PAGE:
Thursday, June 14, 2012

Japan Day One: Bird Plaza (Wild Bird Society of Japan)

Bird Plaza is less of a "plaza" and more of a small room off of the Wild Bird Society of Japan headquarters in Shinagawa. But if you care about Japanese birds (and can read Japanese) and are in Tokyo area it really cannot be missed.

The Wild Bird Society of Japan (Nihon Yachou no Kai) is Japan's version of Audubon or the Royal Society for the Protection of Birds.  Its mission is broad:
to protect birds and their habitat, to encourage more people to enjoy bird watching, and to carry on research concerning the status and habitat of birds.
Its membership of 45,000 makes it much smaller than either of the above organizations. (For comparison purposes, MassAudubon alone has a membership around 100,000). But it is an important advocate for bird protection in the Japanese media and US/UK organizations could learn something from its efforts to make birding more popular.

It is relatively difficult to find books about birding in Japan (unlike the U.S. where any bookstore will carry a field guide or two) thus it was an amazing experience for me to find a bookstore with such a huge selection. My problem was how to escape without spending all of my cash on hand (and boring my non-birding son to death). I ended up buying three books.

Yachou no namae ("The names of wild birds"), edited by Naoya Abe, is an extremely useful book explaining the origins of Japanese bird names. In contemporary literature about wildlife, species names are written in katakana, the Japanese writing system that emphasizes sounds over meaning. But most bird species, except for those recently identified as separate species, have associated kanji, the writing system that is more about meaning than sound. Some of these kanji are so specialized that only experts would be able to read them, thus the use of katakana. As a newcomer still trying to learn the names of Japanese birds, I found this book useful both in drawing connections between birds and Japanese culture and in understanding why certain birds have the names they do. As in English, some of the origins are straightforward--the most prominent feature of the mejiro is its white eye ring, so that's its name in both English (white-eye) and Japanese (目白). Some are more confusing. The shijuukara (Japanese tit) and the gojuukara (Eurasian nuthatch) are regularly associated in Japan, despite being rather different species, because shijuu is written 四十(40) and gojuu is 五十 (50). [Note: the Japanese input system on my Mac doesn't even offer the right kanji for "kara."] According to the book, shijuu refers to the Japanese tit's vocalization while gojuu is a reference to the gray color (old person hair) of the nuthatch. So the association is, ultimately, arbitrary. Glad to have cleared that one up...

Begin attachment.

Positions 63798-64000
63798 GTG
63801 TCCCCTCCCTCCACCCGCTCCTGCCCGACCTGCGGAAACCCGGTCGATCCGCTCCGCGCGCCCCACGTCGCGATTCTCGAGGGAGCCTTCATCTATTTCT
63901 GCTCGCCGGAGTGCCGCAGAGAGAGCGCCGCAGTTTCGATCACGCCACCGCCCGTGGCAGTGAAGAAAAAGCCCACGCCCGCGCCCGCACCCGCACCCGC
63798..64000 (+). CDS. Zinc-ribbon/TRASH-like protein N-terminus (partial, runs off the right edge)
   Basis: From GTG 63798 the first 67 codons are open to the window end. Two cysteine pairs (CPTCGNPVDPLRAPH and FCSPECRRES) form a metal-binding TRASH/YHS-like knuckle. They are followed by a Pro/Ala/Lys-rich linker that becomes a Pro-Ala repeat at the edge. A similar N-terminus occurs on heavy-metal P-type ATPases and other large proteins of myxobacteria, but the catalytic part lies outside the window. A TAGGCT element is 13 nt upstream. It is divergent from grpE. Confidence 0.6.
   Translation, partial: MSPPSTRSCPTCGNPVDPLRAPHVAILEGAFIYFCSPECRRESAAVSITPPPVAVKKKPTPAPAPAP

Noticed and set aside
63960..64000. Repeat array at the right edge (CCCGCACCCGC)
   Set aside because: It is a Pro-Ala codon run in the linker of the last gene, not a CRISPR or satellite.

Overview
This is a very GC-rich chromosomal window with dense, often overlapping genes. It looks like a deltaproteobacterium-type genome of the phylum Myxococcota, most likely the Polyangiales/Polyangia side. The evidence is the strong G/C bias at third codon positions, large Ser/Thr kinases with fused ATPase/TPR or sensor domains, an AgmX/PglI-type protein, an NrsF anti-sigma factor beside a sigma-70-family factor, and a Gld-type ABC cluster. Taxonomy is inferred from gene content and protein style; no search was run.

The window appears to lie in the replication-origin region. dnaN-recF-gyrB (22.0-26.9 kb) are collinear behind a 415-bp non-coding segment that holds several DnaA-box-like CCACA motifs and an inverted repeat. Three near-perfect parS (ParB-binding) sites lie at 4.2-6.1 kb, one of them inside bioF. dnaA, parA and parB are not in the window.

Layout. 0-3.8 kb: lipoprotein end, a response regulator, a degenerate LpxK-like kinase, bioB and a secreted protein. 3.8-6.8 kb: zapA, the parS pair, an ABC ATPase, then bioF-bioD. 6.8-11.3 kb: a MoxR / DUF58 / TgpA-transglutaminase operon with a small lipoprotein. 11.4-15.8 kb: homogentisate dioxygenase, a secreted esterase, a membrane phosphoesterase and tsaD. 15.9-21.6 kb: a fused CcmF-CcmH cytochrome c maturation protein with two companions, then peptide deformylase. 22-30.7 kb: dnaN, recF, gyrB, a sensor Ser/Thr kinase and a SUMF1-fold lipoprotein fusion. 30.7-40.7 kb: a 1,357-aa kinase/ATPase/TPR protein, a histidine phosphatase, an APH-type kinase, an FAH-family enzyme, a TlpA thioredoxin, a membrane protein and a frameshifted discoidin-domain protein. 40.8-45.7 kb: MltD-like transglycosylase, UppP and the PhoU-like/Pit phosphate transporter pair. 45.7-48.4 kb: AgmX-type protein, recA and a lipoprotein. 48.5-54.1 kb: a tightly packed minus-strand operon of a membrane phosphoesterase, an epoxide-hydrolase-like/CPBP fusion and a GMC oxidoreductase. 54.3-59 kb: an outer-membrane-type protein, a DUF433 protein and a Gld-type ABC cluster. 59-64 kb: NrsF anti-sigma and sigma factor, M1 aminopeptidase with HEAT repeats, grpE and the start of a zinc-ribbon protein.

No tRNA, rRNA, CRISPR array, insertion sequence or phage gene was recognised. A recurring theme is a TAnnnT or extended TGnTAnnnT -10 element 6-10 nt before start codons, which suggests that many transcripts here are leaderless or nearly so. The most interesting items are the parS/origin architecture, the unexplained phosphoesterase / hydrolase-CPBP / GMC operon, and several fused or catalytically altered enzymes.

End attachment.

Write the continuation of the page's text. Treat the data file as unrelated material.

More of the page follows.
Haiku no Tori ("The birds of haiku"), edited by Momoko Tsuji, matches haiku with particular bird species and general bird behaviors (such as nesting or migration). Of particular usefulness is a gloss in each entry explaining the aspect of the bird most relevant for haiku. For some (yoshikiri) it's the voice that matters, for others (kibitaki) it's the appearance.

Finally, Yachou Omoshiro Zukan ("Humorous Wild Bird Guide"), created by mangaka "Nasubi Fujitaka" and published by the Wild Bird Society of Japan, offers a model of how to make bird identification interesting, particularly to children. Here's a sample page that draws distinctions between various tit species:
While the drawings exaggerate head size for the purpose of cuteness, they are very specific and accurate when it comes to field marks (the "tie" of the Japanese tit, the "bald spot" of the coal tit). I've not seen a book in the US that is quite so entertaining in this way (I'd like to see one).

But Bird Plaza is not just about books, it also sells a wide range of bird and birding-related goods. While a good MassAudubon shop (such as the one at Drumlin Farm) dwarfs what's available at Bird Plaza, there was still a lot to be had, from ties to pins to stuffed animals. I bought a few things including this yamagara paper holder [I didn't have a camera on hand so I scanned it]

and this chidori (plover) patterned fabric [currently being used as a kitchen dish cloth]

Bird Plaza is easily accessed from the Fudoumae train station on the Meguro line. Finding the actual location is a little tricky but they have a pretty good map on the website (finding where you are in relation to the landmarks on the map is the real puzzle). It is closed on Saturdays and Mondays.

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